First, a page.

|Publication number||US3487457 A|
|Publication date||Dec 30, 1969|
|Filing date||Apr 30, 1968|
|Priority date||May 10, 1967|
|Also published as||DE1763320A1|
|Publication number||US 3487457 A, US 3487457A, US-A-3487457, US3487457 A, US3487457A|
|Inventors||Drouard Jean L, Stavropoulos Andre A|
|Original Assignee||Drouard Moteurs|
|Export Citation||BiBTeX, EndNote, RefMan|
|Patent Citations (4), Referenced by (12), Classifications (7)|
|External Links: USPTO, USPTO Assignment, Espacenet|
Dec. 30, 1969 J. DROUARD EIEECTRIC MOTOR HAVING AN AIRGAP SLEEVE 5 Sheets-Sheet 1 Filed April 30, 1968 51/ w\ E m. 3/ W W 4.9 5
M! k i N W? 7/@ 0 w Dec. 30, 1969 J. L. DROUARD ET AL ELECTRIC MOTOR HAVING AN AIRGAP SLEEVE 3 Sheets-Sheet 2 Filed April 30, 1968 Dec. 30, 1969 J DRQUARD ET AL 3,487,457
ELECTRIC MOTOR HAVING AN AIRGAP SLEEV-E 3 Sheets-Sheet 5 Filed April 50, 1968 United States Patent 3,487,457 ELECTRIC MOTOR HAVING AN AIRGAP SLEEVE Jean L. Drouard, Paris, and Andre A. Stavropoulos, Antony, France, assignors to Moteurs Drouard, Paris, France, a French body corporate Filed Apr. 30, 1968, Ser. No. 725,338 Claims priority, application France, May 10, 1967, 105,919 Int. Cl. H021: /10, 5/12 US. Cl. 310-86 5 Claims ABSTRACT OF THE DISCLOSURE An electric motor having an airgap sleeve in the form of a cylinder whose two ends are fitted on corresponding bearing faces provided on the end walls forming bearings for the shaft of the rotor in such manner that these ends elastically grip the bearing faces.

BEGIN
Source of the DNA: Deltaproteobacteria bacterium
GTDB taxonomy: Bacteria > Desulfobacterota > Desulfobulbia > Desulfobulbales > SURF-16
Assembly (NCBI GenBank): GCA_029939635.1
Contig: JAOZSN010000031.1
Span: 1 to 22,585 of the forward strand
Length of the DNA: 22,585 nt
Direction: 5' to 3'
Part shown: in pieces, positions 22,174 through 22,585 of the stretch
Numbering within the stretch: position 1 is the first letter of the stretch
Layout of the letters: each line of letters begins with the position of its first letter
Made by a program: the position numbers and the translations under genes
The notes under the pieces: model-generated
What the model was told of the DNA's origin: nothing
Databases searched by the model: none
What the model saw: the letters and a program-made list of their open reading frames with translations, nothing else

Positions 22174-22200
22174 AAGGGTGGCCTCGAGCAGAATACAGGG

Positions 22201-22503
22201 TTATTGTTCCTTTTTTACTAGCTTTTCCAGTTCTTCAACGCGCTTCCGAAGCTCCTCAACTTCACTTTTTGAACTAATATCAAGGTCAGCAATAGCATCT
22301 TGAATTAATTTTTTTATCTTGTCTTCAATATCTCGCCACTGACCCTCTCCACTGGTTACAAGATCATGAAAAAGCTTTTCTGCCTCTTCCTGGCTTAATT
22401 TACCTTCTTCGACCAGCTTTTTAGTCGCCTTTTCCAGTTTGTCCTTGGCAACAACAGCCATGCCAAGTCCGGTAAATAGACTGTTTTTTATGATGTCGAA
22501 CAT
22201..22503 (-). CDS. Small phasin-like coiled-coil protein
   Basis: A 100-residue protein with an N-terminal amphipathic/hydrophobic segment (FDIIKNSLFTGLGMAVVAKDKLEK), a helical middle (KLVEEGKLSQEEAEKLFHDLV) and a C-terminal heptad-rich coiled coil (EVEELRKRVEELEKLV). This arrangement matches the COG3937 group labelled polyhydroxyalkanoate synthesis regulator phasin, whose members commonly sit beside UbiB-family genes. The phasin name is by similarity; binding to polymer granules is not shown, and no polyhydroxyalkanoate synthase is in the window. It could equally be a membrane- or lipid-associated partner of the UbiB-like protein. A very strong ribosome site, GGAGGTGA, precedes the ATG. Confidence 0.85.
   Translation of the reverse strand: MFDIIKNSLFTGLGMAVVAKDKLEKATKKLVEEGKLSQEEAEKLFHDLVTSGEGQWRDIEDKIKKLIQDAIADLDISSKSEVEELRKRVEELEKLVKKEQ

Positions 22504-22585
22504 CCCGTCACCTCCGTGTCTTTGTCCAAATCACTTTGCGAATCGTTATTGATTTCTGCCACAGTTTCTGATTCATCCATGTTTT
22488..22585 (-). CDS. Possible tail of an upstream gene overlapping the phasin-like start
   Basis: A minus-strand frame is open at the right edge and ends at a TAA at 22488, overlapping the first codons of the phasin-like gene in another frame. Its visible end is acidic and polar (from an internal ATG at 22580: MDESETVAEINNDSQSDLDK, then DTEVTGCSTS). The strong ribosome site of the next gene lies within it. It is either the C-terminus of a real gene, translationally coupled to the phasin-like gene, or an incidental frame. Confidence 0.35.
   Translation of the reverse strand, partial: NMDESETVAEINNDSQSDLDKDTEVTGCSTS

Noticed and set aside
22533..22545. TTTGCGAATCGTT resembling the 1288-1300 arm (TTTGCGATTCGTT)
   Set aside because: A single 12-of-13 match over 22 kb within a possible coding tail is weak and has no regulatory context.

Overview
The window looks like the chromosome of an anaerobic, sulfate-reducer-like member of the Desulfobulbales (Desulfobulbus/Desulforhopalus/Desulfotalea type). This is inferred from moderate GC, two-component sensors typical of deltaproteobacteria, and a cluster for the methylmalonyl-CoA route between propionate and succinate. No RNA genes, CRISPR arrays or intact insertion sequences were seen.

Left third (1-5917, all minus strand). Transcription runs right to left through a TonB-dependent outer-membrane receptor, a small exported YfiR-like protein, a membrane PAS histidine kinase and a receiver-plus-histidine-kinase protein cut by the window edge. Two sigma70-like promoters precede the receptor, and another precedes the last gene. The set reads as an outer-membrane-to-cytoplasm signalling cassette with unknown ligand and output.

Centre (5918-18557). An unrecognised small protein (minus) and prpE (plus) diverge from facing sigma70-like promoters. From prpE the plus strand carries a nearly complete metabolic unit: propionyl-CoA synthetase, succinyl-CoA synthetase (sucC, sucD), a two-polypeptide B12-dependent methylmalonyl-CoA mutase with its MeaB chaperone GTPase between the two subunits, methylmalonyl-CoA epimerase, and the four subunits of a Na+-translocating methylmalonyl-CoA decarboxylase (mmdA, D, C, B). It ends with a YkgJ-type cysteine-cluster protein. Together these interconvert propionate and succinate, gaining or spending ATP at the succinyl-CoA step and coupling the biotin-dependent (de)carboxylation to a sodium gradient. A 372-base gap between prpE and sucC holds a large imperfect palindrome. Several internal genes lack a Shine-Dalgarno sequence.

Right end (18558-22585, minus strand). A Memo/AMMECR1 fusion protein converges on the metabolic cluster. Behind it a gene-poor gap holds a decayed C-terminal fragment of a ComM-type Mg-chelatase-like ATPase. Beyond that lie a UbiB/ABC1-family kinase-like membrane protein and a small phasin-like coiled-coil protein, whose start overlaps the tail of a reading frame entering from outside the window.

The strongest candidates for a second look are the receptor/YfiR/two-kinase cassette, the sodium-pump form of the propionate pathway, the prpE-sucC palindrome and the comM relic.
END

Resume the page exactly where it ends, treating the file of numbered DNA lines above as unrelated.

The present invention relates to electric motors having an airgap sleeve and in particular motors employed for accelerators, circulation pumps in central heating systems, and pumps for the chemical industry,
It is known that the rotors of these motors are immersed in a liquid, such as water or other liquid, which the pump driven by the motor must pump through the hydraulic circuit (combined with the motor-pump unit).
In these motor-s, it is already known to protect in particular the stator by an airgap sleeve which screens off the stator from the liquid filling the gap between the rotor and stator. There is of course a sealing problem which has been solved in one arrangement by providing sealing elements between the ends of the sleeve and bearing faces provided on the bearing-walls in which the shaft carrying the rotor is journalled. However, the sealing elements proposed up to the present time have been found to have a limited life whenever the liquid in which they are immersed is at high temperature (the case of superheated water of certain central heating systems) or corrosive, in other words whenever this liquid is such that it is liable to attack the rubber or the like of which the sealing element is composed.
The object of the invention is to remedy these drawbacks.
The invention provides an electric motor having an airgap sleeve protecting the stator wherein said sleeve consists of a cylinder whose two end portions are fitted on two corresponding bearing faces provided on the end walls forming the bearings of the shaft of the rotor, in such manner that said end portions elastically grip said bearing faces.